Under the new plans, individuals will have more control over their data by having the ‘right to be forgotten’ and ask for their personal data to be erased. This will also mean that people can ask social media channels to delete information they posted in their childhood. The reliance on default opt-out or pre-selected ‘tick boxes’ (which are largely ignored) to give consent for organisations to collect personal data will also become a thing of the past.

Businesses will be supported to ensure they’re able to manage and secure data properly. In cases involving the most serious data breaches, the data protection regulator – the Information Commissioner’s Office (ICO) – will be given more power to defend consumer interests and issue higher fines of up to £17 million or 4% of global turnover.

Data protection rules will also be made clearer for those who handle data, but those handlers will be made more accountable for the data they process with the priority on personal privacy rights. Those organisations carrying out high-risk data processing will be obliged to carry out impact assessments in order to understand the risks involved.

Information Commissioner Elizabeth Denham observed: “The introduction of the Data Protection Bill is welcome as it will put in place one of the final pieces of much-needed data protection reform. Effective and modern data protection laws with robust safeguards are central when it comes to securing the public’s trust and confidence in the use of personal information within the digital economy, the delivery of public services and the fight against crime. I will be providing my own input as necessary during the legislative process.”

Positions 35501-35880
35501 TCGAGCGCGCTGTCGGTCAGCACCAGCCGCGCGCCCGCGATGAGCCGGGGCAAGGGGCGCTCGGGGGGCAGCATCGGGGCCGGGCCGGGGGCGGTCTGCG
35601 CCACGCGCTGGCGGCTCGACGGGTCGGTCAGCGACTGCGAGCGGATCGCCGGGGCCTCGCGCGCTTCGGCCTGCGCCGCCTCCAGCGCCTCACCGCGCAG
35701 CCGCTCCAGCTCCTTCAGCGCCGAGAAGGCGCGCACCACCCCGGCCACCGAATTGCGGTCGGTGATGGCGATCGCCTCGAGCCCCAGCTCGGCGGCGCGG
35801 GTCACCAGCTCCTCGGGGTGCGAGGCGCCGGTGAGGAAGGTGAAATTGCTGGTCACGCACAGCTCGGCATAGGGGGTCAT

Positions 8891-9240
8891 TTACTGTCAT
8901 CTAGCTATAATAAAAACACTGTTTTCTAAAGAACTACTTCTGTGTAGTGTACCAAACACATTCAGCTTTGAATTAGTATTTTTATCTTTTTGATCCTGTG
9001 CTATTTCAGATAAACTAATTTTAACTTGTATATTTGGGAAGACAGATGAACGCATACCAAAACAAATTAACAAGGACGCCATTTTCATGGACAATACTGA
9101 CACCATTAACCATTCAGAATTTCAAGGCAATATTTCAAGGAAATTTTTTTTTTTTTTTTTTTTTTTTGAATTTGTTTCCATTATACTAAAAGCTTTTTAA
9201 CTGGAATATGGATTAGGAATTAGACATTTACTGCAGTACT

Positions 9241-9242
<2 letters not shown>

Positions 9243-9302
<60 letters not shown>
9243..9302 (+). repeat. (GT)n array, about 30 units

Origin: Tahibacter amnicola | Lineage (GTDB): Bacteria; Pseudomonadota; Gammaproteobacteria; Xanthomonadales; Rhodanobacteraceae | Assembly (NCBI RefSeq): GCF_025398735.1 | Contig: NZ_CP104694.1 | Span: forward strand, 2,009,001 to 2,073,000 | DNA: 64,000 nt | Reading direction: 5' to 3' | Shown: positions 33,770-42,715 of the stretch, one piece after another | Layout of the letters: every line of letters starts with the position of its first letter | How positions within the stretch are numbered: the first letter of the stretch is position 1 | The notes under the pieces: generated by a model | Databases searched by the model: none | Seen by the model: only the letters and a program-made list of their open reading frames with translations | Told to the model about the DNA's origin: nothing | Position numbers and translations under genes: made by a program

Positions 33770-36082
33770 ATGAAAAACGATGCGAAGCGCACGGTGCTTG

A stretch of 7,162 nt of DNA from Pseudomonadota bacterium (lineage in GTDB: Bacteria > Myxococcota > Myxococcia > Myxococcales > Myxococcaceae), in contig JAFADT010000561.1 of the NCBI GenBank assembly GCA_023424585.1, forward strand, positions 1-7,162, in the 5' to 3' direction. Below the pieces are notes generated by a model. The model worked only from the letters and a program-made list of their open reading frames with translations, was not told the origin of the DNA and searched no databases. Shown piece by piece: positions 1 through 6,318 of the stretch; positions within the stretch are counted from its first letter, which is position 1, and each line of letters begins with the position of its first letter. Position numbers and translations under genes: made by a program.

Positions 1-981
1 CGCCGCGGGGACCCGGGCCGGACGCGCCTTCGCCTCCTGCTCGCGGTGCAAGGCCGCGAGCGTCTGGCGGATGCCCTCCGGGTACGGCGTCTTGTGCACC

About the Author

Brian Sims BA (Hons) Hon FSyI, Editor, Risk UK (Pro-Activ Publications)

Beginning his career in professional journalism at The Builder Group in March 1992, Brian was appointed Editor of Security Management Today in November 2000 having spent eight years in engineering journalism across two titles: Building Services Journal and Light & Lighting.

In 2005, Brian received the BSIA Chairman’s Award for Promoting The Security Industry and, a year later, the Skills for Security Special Award for an Outstanding Contribution to the Security Business Sector.

In 2008, Brian was The Security Institute’s nomination for the Association of Security Consultants’ highly prestigious Imbert Prize and, in 2013, was a nominated finalist for the Institute’s George van Schalkwyk Award.

An Honorary Fellow of The Security Institute, Brian serves as a Judge for the BSIA’s Security Personnel of the Year Awards and the Securitas Good Customer Award.

Between 2008 and 2014, Brian pioneered the use of digital media across the security sector, including webinars and Audio Shows. Brian’s actively involved in 50-plus security groups on LinkedIn and hosts the popular Risk UK Twitter site.

Brian is a frequent speaker on the conference circuit. He has organised and chaired conference programmes for both IFSEC International and ASIS International and has been published in the national media.

Brian was appointed Editor of Risk UK at Pro-Activ Publications in July 2014.